Dec 18, 2014 7:08 PM
Group challenges timber producer's 'green' label
The Associated Press
GRANTS PASS, Ore. (AP) A watchdog group is challenging the environmentally friendly "green lumber" certification for Plum Creek Timberlands, one of the nation's biggest landowners and timber producers.
The Center for Sustainable Economy, based in Lake Oswego, Oregon, filed the complaint Thursday with a nonprofit group that verifies whether timber producers follow standards for environmentally responsible logging, including replanting after harvest, protecting water and biological diversity, and complying with environmental laws and regulations.
The complaint covers Plum Creek logging in Oregon's Coast Range, citing 11 civil citations over the past six years for violating state logging regulations, including four citations for exceeding the clear-cutting limit of 120 acres. The complaint includes Google Earth images showing landslides in areas stripped of trees by Plum Creek.
"The fragmentation caused by large clear-cuts is a driver of extinction for wildlife dependent upon interior forest conditions and one of the most damaging ecological impacts associated with forest operations in Oregon," the complaint said.
The company also was cited for failing to protect riparian zones along fish-bearing streams, allowing logging road drainage into a stream and failing to notify state regulators of changes in logging operations.
Seattle-based Plum Creek said in a statement that it was aware of the complaint and reviewing it.
"Plum Creek is committed to practicing sustainable forestry where ever we operate," company spokeswoman Kathy Budinick said in an email. "There is an established process in place for handling such complaints, and we will engage fully in the process to understand and address this complaint."
On its website, the company states prominently that all its timberlands are certified by the nonprofit Sustainable Forestry Initiative.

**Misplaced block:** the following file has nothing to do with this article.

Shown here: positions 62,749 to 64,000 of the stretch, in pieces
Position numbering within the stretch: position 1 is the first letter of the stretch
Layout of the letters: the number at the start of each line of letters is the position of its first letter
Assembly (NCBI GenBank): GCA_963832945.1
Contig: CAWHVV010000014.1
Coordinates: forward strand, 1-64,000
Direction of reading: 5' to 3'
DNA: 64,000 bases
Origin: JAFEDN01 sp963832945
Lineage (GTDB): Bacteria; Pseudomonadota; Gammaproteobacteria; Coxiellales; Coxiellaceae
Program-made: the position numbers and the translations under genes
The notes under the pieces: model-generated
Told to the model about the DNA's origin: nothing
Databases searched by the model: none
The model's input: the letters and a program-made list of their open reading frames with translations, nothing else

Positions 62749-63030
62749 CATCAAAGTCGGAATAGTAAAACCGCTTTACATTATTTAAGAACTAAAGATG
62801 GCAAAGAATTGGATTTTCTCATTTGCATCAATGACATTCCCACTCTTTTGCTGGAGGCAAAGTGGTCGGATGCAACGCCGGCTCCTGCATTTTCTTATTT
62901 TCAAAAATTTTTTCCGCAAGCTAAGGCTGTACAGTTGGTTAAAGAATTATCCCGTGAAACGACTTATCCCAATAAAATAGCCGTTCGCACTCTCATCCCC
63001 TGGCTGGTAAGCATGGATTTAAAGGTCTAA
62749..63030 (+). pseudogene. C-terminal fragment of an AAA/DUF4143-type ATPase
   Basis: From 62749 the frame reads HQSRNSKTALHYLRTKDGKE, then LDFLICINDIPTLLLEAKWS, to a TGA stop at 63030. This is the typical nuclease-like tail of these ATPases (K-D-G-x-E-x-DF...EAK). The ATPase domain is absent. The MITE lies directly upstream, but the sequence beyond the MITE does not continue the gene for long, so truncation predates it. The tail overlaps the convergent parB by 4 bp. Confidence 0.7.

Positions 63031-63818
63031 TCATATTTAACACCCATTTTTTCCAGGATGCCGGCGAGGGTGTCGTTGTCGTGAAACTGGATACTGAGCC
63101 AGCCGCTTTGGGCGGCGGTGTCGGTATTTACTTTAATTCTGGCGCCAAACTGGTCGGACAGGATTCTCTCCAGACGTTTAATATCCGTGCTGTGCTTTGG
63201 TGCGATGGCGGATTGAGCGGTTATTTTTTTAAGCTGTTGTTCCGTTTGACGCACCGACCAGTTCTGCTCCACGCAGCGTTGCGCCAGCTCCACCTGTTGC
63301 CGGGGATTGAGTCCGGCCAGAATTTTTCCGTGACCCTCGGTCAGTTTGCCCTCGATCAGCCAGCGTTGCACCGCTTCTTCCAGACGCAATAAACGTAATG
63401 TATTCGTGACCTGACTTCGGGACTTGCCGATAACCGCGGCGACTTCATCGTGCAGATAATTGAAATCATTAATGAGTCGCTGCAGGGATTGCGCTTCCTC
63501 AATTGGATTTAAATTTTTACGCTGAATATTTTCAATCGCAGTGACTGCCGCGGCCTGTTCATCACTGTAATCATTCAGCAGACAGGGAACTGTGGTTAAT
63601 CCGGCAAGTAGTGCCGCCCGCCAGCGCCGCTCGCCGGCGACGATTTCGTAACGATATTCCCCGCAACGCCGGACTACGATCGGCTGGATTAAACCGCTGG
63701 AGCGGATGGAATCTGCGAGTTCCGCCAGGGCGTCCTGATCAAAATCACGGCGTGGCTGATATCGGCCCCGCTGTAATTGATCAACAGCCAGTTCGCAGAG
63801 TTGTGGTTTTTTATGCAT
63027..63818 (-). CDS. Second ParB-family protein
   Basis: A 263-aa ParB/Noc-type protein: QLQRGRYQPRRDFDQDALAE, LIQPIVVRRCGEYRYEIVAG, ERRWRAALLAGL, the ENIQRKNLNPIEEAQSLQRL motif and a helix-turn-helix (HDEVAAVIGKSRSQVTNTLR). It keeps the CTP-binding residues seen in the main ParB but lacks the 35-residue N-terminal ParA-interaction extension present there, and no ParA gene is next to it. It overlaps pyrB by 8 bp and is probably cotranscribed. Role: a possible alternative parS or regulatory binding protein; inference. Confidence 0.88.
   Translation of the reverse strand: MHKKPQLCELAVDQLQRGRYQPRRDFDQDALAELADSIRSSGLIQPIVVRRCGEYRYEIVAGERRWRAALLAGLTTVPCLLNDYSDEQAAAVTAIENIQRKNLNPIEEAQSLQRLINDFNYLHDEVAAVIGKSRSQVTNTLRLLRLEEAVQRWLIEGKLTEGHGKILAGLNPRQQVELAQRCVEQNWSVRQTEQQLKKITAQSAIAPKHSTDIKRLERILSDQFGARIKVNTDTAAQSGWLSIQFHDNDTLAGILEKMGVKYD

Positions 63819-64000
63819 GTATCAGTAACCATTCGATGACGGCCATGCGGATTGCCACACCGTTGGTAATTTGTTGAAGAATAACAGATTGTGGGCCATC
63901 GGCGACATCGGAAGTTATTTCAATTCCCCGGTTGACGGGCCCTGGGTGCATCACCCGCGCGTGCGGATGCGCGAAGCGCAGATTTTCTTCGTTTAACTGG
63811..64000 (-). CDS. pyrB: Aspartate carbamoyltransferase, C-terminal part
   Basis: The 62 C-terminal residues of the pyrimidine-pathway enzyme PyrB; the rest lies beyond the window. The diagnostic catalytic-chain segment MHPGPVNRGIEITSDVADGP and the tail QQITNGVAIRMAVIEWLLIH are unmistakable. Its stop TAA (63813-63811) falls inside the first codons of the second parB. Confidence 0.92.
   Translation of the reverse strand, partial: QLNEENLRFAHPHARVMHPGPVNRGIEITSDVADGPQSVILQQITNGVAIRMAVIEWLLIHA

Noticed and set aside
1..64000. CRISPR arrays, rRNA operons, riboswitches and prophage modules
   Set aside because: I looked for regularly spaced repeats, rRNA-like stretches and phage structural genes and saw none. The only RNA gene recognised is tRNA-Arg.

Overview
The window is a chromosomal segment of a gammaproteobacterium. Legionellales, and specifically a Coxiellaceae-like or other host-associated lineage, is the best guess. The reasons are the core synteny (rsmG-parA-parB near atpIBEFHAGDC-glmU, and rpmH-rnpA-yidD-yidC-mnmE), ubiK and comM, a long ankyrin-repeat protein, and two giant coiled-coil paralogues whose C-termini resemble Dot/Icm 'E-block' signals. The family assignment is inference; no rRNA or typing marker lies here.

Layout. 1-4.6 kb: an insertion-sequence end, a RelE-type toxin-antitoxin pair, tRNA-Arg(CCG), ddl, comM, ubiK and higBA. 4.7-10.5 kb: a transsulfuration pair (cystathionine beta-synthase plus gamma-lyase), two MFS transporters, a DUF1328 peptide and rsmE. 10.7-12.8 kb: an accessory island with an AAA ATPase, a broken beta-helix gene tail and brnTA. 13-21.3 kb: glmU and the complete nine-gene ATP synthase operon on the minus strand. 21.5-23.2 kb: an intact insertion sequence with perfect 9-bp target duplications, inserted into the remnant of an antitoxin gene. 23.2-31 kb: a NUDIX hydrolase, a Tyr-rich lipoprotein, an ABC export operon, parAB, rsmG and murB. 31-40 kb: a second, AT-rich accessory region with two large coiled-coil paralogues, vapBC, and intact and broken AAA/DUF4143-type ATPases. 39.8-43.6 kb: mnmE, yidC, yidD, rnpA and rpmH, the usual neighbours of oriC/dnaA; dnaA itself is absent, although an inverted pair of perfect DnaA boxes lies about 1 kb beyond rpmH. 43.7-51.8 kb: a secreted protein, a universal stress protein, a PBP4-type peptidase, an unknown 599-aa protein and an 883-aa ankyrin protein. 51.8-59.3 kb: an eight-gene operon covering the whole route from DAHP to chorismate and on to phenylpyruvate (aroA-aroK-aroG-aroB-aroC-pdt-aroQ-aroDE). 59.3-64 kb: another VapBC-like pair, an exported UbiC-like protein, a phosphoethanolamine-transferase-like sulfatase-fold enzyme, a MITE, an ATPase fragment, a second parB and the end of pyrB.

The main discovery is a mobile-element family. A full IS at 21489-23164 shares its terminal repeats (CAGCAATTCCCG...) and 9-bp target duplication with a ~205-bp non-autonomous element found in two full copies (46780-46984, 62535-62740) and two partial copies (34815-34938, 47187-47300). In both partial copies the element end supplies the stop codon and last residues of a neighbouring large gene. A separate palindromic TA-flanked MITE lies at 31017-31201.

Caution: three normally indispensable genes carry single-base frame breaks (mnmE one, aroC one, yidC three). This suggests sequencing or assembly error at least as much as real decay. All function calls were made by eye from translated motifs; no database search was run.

The complaint demands that the Sustainable Forestry Initiative immediately suspend certification for Plum Creek in Oregon and investigate the company's logging practices throughout the country.
Besides giving companies a way to green up their image, certification can have economic benefits. Some state and federal agencies are required to buy products that are certified as sustainable, and some businesses and retailers have sustainability policies. The Home Depot Inc., for example, says on its website that it sells only lumber certified by the Forest Stewardship Council, the other major certification body.
The timber industry started the Sustainable Forestry Initiative, but it has since become an independent nonprofit certifying more than 240 million acres of private forests. Outside auditors certify that companies conform to standards for environmentally responsible logging.
Chris Lunde, harvest manager for Blakely Tree Farms LP in Seattle, oversees compliance with Sustainable Forestry Initiative standards in Oregon. He confirmed receiving the complaint, the first in his seven years in the position.
Plum Creek has 45 days to respond, and the complaint will be taken up by an outside auditor, initiative spokeswoman Elizabeth Woodworth said.
John Talberth, president of Center for Sustainable Economy, said the group believes the Oregon violations are part of a larger nationwide problem.
"We think this is the tip of the iceberg, definitely in Oregon, but probably in other states as well," he said. "As we know, regulations protecting state and private forest lands are far weaker than those for federal lands, and have far less citizen oversight."